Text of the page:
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Understanding interventions delivered in the emergency department targeting improved asthma outcomes beyond the emergency department: an integrative review

Skene, I, Kinley, E, Pike, K, Griffiths, C, Pfeffer, P and Steed, L (2023) Understanding interventions delivered in the emergency department targeting improved asthma outcomes beyond the emergency department: an integrative review. BMJ Open, 13 (8). ISSN 2044-6055

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Objectives The emergency department (ED) represents a place and moment of opportunity to provide interventions to improve long- term asthma outcomes, but feasibility, effectiveness and mechanisms of impact are poorly understood. We aimed to review the existing literature on interventions that are delivered in the ED for adults and adolescents, targeting asthma outcomes beyond the ED, and to code the interventions according to theory used, and to understand the barriers and facilitators to their implementation. Methods We systematically searched seven electronic databases and research registers, and manually searched reference lists of included studies and relevant reviews. Both quantitative and qualitative studies that reported on interventions delivered in the ED which aimed to improve asthma outcomes beyond management of the acute exacerbation, for adolescents or adults were included. Methodological quality was assessed using the Mixed Methods Appraisal Tool and informed study interpretation. Theory was coded using the Theoretical Domains Framework. Findings were summarised by narrative synthesis. Results 12 articles were included, representing 10 unique interventions, including educational and medication- based changes (6 randomised controlled trials and 4 non- randomised studies). Six trials reported statistically significant improvements in one or more outcome measures relating to long- term asthma control, including unscheduled healthcare, asthma control, asthma knowledge or quality of life. We identified limited use of theory in the intervention designs with only one intervention explicitly underpinned by theory. There was little reporting on facilitators or barriers, although brief interventions appeared more feasible. Conclusion The results of this review suggest that ED- based asthma interventions may be capable of improving long- term outcomes. However, there was significant variation in the range of interventions, reported outcomes and duration of follow- up. Future interventions would benefit from using behaviour change theory, such as constructs from the Theoretical Domains Framework.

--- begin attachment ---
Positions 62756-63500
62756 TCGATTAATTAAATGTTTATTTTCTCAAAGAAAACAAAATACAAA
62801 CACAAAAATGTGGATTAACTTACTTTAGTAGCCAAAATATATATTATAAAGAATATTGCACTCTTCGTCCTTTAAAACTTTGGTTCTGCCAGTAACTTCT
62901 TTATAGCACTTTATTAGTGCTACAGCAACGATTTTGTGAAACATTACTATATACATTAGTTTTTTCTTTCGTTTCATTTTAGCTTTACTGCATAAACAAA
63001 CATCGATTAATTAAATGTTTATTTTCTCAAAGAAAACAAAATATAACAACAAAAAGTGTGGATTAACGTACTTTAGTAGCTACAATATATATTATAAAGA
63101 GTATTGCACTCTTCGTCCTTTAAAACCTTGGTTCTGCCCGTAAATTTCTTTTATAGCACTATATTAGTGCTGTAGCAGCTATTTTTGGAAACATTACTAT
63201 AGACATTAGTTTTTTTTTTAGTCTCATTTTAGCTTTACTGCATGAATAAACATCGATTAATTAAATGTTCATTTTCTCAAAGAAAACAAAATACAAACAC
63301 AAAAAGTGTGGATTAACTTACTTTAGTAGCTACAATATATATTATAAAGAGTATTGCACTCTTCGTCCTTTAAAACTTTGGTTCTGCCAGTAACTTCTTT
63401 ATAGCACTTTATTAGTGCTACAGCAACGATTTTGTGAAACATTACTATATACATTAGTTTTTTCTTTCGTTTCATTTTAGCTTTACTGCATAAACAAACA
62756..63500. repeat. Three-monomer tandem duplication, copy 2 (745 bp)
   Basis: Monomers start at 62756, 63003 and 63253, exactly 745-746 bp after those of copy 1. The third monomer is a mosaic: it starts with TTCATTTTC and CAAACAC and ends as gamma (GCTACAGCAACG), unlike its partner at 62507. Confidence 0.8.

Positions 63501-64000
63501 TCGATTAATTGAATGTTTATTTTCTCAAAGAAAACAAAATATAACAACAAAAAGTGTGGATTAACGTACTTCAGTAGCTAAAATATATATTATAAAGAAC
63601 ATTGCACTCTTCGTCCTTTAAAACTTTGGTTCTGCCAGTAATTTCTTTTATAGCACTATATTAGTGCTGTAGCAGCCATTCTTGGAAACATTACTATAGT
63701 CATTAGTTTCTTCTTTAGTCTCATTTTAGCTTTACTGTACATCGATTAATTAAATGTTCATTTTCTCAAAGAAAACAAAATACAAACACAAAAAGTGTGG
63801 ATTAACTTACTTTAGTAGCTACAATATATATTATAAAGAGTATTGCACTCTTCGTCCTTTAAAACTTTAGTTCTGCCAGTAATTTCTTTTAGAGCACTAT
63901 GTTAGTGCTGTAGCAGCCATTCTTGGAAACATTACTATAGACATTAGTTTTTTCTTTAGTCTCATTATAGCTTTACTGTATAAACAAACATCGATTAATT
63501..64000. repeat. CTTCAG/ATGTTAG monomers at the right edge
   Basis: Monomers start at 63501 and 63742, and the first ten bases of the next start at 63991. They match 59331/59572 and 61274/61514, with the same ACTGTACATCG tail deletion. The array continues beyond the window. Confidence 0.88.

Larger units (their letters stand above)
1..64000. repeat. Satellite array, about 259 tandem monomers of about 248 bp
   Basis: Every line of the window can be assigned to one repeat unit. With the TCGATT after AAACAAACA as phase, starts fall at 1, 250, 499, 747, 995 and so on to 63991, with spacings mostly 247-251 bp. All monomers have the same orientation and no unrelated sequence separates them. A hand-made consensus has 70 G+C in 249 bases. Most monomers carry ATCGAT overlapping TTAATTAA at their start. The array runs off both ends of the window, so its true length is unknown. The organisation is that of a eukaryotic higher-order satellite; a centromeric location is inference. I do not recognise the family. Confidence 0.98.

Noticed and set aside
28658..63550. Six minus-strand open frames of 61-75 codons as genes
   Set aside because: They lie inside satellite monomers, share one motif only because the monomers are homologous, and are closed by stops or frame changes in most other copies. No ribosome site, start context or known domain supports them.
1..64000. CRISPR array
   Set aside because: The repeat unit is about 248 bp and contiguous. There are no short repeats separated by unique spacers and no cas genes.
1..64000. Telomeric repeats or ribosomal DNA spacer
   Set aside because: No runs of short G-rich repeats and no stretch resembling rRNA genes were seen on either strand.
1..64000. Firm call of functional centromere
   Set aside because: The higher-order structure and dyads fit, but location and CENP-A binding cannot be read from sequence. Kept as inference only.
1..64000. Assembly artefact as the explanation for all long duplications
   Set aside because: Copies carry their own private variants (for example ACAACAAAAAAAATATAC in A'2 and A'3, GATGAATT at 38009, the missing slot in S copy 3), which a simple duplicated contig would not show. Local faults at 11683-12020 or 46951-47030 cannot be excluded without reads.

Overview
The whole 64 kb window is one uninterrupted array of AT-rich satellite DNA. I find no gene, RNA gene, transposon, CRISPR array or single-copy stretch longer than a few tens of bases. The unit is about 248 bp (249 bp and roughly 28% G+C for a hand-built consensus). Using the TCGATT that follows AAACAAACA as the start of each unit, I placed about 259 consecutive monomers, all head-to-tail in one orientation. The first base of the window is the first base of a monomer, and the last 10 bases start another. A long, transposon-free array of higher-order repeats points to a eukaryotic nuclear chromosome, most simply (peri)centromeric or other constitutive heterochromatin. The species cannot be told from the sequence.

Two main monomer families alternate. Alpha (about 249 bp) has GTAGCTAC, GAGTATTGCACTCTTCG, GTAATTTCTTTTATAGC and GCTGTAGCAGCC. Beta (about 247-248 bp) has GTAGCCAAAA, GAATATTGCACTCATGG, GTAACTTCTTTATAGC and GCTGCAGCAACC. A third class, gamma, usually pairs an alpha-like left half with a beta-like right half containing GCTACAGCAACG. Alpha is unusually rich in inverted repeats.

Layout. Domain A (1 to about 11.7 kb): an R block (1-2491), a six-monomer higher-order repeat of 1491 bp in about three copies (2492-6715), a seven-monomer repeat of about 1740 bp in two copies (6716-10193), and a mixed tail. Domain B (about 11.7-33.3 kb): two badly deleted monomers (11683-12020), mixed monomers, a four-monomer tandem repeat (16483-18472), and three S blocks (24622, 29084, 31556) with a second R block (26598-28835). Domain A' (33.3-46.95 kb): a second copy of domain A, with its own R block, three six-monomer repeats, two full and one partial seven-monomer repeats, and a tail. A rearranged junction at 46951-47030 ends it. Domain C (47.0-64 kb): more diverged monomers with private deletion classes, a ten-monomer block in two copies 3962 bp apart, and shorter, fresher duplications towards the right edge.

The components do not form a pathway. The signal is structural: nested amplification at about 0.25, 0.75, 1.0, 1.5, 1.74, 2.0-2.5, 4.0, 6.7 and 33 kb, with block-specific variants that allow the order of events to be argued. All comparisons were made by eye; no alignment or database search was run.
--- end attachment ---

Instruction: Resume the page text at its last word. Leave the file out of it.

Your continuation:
Item Type: Article
Uncontrolled Keywords: 1103 Clinical Sciences; 1117 Public Health and Health Services; 1199 Other Medical and Health Sciences
Subjects: B Philosophy. Psychology. Religion > BF Psychology
R Medicine > RA Public aspects of medicine
Divisions: Psychology (from Sep 2019)
Publisher: BMJ Publishing
SWORD Depositor: A Symplectic
Date Deposited: 23 May 2024 14:03
Last Modified: 23 May 2024 14:15
DOI or ID number: 10.1136/bmjopen-2022-069208
URI: https://researchonline.ljmu.ac.uk/id/eprint/23359
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